0
Correspondence |

Responsiveness of the COPD Assessment TestResponsiveness of the COPD Assessment Test: The Minimal Clinically Important Difference Does Matter FREE TO VIEW

Janwillem W. H. Kocks, MD, PhD; Ioanna G. Tsiligianni, MD, PhD; Thys van der Molen, MD, PhD
Author and Funding Information

From the Department of General Practice and Groningen Research Institute for Asthma and COPD, University Medical Center Groningen, University of Groningen.

Correspondence to: Janwillem W. H. Kocks, MD, PhD, Department of General Practice, University Medical Center Groningen, Antonius Deusinglaan 1, 9713 AV Groningen, The Netherlands; e-mail: j.w.h.kocks@umcg.nl

Financial/nonfinancial disclosures: The authors have reported to CHEST the following conflicts of interest: Dr van der Molen received grants from AstraZeneca, GlaxoSmithKline, and Merck Sharp & Dohme Corp; received advisory board honoraria from GlaxoSmithKline, Merck Sharp & Dohme Corp, AstraZeneca, and Nycomed GmbH; and is the copyright holder of the Clinical COPD Questionnaire. Drs Kocks and Tsiligianni have reported that no potential conflicts of interest exist with any companies/organizations whose products or services may be discussed in this article.


Financial/nonfinancial disclosures: The authors have reported to CHEST the following conflicts of interest: Dr van der Molen received grants from AstraZeneca, GlaxoSmithKline, and Merck Sharp & Dohme Corp; received advisory board honoraria from GlaxoSmithKline, Merck Sharp & Dohme Corp, AstraZeneca, and Nycomed GmbH; and is the copyright holder of the Clinical COPD Questionnaire. Drs Kocks and Tsiligianni have reported that no potential conflicts of interest exist with any companies/organizations whose products or services may be discussed in this article.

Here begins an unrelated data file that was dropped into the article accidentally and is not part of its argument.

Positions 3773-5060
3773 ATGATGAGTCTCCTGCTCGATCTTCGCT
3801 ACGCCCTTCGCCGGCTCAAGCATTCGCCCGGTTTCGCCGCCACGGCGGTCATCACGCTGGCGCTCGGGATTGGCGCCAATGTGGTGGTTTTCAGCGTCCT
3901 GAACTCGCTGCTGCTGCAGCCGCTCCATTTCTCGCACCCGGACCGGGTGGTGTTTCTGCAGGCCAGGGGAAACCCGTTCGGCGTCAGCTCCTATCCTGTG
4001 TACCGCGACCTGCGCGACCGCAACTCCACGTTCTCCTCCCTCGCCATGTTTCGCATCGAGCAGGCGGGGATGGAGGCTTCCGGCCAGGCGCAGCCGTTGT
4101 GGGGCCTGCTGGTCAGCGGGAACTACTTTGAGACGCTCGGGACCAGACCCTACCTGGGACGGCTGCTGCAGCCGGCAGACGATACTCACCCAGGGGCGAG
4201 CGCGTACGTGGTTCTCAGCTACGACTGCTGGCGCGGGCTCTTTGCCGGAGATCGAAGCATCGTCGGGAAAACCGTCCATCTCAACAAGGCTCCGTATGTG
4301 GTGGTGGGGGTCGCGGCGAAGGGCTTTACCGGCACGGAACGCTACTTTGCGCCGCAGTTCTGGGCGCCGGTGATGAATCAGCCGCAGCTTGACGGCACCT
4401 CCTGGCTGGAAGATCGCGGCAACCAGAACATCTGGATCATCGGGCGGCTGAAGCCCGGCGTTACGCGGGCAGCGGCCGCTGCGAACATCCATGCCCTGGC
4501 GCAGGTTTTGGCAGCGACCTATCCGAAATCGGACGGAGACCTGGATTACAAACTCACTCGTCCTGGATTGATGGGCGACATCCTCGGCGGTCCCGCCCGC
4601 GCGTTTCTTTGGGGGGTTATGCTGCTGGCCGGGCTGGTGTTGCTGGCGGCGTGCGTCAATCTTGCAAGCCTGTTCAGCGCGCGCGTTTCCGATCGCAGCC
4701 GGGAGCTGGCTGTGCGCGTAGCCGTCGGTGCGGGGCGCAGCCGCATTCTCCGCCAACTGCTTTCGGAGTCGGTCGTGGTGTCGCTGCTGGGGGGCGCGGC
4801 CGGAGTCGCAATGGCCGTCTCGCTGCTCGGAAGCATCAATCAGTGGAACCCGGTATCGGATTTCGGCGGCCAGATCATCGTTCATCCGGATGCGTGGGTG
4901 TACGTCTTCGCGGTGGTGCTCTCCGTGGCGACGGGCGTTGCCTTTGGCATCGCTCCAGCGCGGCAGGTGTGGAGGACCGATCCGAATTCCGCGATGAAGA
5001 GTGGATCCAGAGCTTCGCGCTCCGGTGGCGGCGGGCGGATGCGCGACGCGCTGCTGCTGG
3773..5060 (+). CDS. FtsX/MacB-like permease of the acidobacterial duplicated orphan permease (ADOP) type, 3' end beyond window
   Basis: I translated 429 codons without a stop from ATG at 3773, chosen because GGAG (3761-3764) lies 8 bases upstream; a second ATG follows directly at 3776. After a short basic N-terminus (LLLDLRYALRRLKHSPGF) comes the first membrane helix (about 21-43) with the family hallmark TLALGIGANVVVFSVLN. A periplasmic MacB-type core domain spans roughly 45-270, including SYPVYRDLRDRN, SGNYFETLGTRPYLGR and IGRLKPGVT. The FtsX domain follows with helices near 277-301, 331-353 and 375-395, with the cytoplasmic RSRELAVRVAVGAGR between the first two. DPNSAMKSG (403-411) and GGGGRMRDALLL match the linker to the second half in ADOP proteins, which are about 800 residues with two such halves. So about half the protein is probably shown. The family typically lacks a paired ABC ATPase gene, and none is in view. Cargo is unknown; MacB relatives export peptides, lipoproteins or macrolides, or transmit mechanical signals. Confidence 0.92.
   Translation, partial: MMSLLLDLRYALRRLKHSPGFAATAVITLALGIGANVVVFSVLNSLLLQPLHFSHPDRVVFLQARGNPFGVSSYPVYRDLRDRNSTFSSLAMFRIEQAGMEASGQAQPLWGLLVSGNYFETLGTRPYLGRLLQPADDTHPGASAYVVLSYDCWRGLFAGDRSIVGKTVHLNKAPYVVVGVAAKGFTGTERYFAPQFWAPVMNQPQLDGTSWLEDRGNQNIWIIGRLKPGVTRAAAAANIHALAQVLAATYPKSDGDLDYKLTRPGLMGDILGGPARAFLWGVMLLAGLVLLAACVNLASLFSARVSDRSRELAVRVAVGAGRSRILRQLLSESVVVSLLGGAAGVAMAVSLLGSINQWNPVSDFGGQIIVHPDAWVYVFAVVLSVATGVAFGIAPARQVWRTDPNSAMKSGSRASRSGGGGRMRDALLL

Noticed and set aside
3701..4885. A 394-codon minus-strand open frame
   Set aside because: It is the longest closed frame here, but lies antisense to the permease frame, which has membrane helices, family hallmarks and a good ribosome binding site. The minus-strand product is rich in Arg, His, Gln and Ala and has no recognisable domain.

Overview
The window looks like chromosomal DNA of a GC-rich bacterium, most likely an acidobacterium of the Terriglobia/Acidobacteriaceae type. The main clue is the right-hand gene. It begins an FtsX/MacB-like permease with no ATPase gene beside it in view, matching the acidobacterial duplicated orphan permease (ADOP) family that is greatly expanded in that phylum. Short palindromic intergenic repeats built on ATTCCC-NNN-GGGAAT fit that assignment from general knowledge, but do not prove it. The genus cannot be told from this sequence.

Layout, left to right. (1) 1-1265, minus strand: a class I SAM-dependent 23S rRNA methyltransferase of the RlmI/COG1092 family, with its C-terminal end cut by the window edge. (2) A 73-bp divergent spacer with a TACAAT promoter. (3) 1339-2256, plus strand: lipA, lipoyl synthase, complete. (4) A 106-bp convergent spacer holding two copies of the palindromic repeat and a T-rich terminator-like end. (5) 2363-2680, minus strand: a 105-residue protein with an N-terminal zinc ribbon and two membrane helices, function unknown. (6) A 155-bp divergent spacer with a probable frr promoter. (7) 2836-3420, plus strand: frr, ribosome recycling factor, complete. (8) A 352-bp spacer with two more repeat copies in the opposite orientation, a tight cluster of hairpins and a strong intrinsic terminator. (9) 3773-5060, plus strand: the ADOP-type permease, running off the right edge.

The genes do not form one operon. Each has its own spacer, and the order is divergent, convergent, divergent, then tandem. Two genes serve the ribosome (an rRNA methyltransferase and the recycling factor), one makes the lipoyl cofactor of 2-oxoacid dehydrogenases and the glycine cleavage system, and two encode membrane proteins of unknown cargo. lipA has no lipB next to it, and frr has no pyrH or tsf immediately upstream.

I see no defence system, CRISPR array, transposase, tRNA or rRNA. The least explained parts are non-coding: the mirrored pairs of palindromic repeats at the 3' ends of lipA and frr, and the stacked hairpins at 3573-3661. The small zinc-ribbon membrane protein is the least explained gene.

Reproduction of this article is prohibited without written permission from the American College of Chest Physicians. See online for more details.


Chest. 2012;142(1):267-268. doi:10.1378/chest.12-0462
Text Size: A A A
Published online

To the Editor:

With the inclusion of symptoms/health status in the most recent GOLD (Global Initiative for Chronic Obstructive Lung Disease) guidelines,1 a large step has been made to involve the patient’s view of the burden of disease in decision making. We welcome this development but wonder why the GOLD committee chose the COPD Assessment Test (CAT) by GlaxoSmithKline.